0.52x1.48 inch (13.08x37.46 mm) 2 layer board. 3 boards at $3.75 per batch of three.

PCB Signal Impedance

It is hard to get the right impedance on a 0.062" (1.6mm) doubled sided PCB on thin tracks and prototype design rules. (Online impedance calculator: here)

Due to the relative distances, edge coupling will have a significant effect. Normally you are supposed to maintain a few d clearance...

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PS2 Hotkey test code

Zip Archive - 67.22 kB - 04/28/2017 at 21:42


  • status update

    K.C. Lee04/28/2017 at 20:30 0 comments

    Still waiting for stuff I ordered from China. It has been 2 months now. Stuff is most likely sitting at the big ware house at Canada Custom. When it comes to clearing customs for stuff that are not first class or couriers, it usually takes ~2.5 months (used to be from about 1 month last Oct.) Sometimes I feel like I am in south America. Not even the Energizer Bunnies can out last waiting for Canada Custom.

    Here is what others have documented about the slowness of Canada Custom/Canada Post.

    The longest shipment took 165 days, the shortest 18 days (both free shipping). Anything with China Post was consistently sluggish at 147 (!) days [= 5 MONTHS], followed by tightly clustered Switzerland unregistered at 104 days [= 3.5 MONTHS], and rather erratic aliexpress standard shipping at 84 days [= ~3 MONTHS].

    The keyboard dongle finally arrived today. It took exactly 4 months! They must have the big warehouse like the end of the first Indiana Jones movie. For all that expensive rent in the Canada Custom in Vancouver that handles imports, they could simply hire more people.

    Here is what's inside:

    It is minimalist design with the black epoxy encapsulated chip, a decoupling cap and the connectors. The good part is that the PS/2 interface supports hot plugging for both mouse and keyboard. It supports scroll mouse.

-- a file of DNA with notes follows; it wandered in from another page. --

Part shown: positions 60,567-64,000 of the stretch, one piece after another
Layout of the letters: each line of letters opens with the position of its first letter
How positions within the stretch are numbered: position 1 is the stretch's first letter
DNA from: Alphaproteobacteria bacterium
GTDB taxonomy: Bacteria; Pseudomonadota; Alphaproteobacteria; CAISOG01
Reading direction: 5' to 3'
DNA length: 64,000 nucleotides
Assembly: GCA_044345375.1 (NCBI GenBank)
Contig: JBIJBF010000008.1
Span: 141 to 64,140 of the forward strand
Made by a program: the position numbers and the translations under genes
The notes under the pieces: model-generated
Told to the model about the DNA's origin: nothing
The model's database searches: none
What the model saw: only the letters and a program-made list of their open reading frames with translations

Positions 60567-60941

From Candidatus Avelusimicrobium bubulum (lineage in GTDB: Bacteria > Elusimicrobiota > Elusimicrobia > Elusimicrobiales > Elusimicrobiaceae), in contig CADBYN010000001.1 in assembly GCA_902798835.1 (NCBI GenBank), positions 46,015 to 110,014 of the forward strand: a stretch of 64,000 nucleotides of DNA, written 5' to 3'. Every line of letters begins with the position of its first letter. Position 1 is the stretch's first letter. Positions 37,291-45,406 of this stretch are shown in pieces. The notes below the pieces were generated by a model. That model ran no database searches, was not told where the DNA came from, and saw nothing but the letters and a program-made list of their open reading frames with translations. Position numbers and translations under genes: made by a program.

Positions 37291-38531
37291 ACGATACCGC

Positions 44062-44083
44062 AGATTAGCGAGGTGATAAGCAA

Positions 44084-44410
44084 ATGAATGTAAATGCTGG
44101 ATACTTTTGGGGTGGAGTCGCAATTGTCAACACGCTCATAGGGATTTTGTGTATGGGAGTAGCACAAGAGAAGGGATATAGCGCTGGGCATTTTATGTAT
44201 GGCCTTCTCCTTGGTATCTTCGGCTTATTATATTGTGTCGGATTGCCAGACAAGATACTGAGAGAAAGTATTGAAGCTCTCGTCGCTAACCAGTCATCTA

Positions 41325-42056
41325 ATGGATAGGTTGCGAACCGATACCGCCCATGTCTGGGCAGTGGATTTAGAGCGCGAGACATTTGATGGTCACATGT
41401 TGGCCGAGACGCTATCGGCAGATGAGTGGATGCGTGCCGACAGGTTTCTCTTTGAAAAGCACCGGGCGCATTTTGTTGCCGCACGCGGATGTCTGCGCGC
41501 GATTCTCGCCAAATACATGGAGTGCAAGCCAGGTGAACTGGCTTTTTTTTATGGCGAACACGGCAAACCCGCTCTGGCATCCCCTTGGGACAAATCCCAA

They really should solder in the shield tabs for the USB connector to provide extra mechanical support.

  • Snooping PS/2 keystrokes for hotkey - part 2

    K.C. Lee03/31/2017 at 17:04 0 comments

    It works. :) The key pressed trace shows the duration while Digital 3 shows the pause between key presses. The final glitch is the detection of double click. The "!" is the output when it detects a double click. My delays are around 70-75ms.

    Here is the preliminary state machine that does the checking. Basically each state checks against expected scan code and within countdown timer limits before proceeding to the next state. If it fails, then reset to the idle state and start again.

    // high level polling task
    void PS2_Task(void)
      uint16_t ScanCode, Parity;
      { // Critical section
        ScanCode = PS2.ScanCode;
        PS2.Avail = 0;
        Parity = PS2.ScanCode & 0x01;	
        ScanCode = (ScanCode >> 1) & 0xff;
        if (ScanCode == PS2_KBD_CODE_RELEASE)
          Hotkeys.KeyAttr |= Key_Release;
        else if (ScanCode == PS2_KBD_CODE_EXTENDED)
          Hotkeys.KeyAttr |= Key_Extend;
        { switch(Hotkeys.State)
            case HK_Idle:
              if((ScanCode == HOTKEY_SCANCODE) && !Hotkeys.KeyAttr)
              { Hotkeys.State = HK_KeyMake_1;
                Milli_Timer1 = HOTKEY_RELEASE_DELAY;
            case HK_KeyMake_1:
              if((ScanCode == HOTKEY_SCANCODE) && 
                 (Hotkeys.KeyAttr==Key_Release) && Milli_Timer1)
              { Hotkeys.KeyAttr = 0;
                Hotkeys.State = HK_KeyBreak_1;
                Milli_Timer1 = HOTKEY_WAIT_DELAY;				
            case HK_KeyBreak_1:
              if((ScanCode == HOTKEY_SCANCODE) && 
                 !Hotkeys.KeyAttr && Milli_Timer1)
              { Hotkeys.State = HK_KeyMake_2;
                Milli_Timer1 = HOTKEY_RELEASE_DELAY;				
            case HK_KeyMake_2:
              if((ScanCode == HOTKEY_SCANCODE) && 
                 (Hotkeys.KeyAttr==Key_Release) && Milli_Timer1)
              { PutC('!');
         // default to idle
         Hotkeys.State = HK_Idle;
         Hotkeys.KeyAttr = 0;
    Pretty mechanical and boring code. There are probably ways to improve and what not. I am skimping on the error checking for now. As with all coding exercises, there are things I might have missed etc., but probably enough to the next part.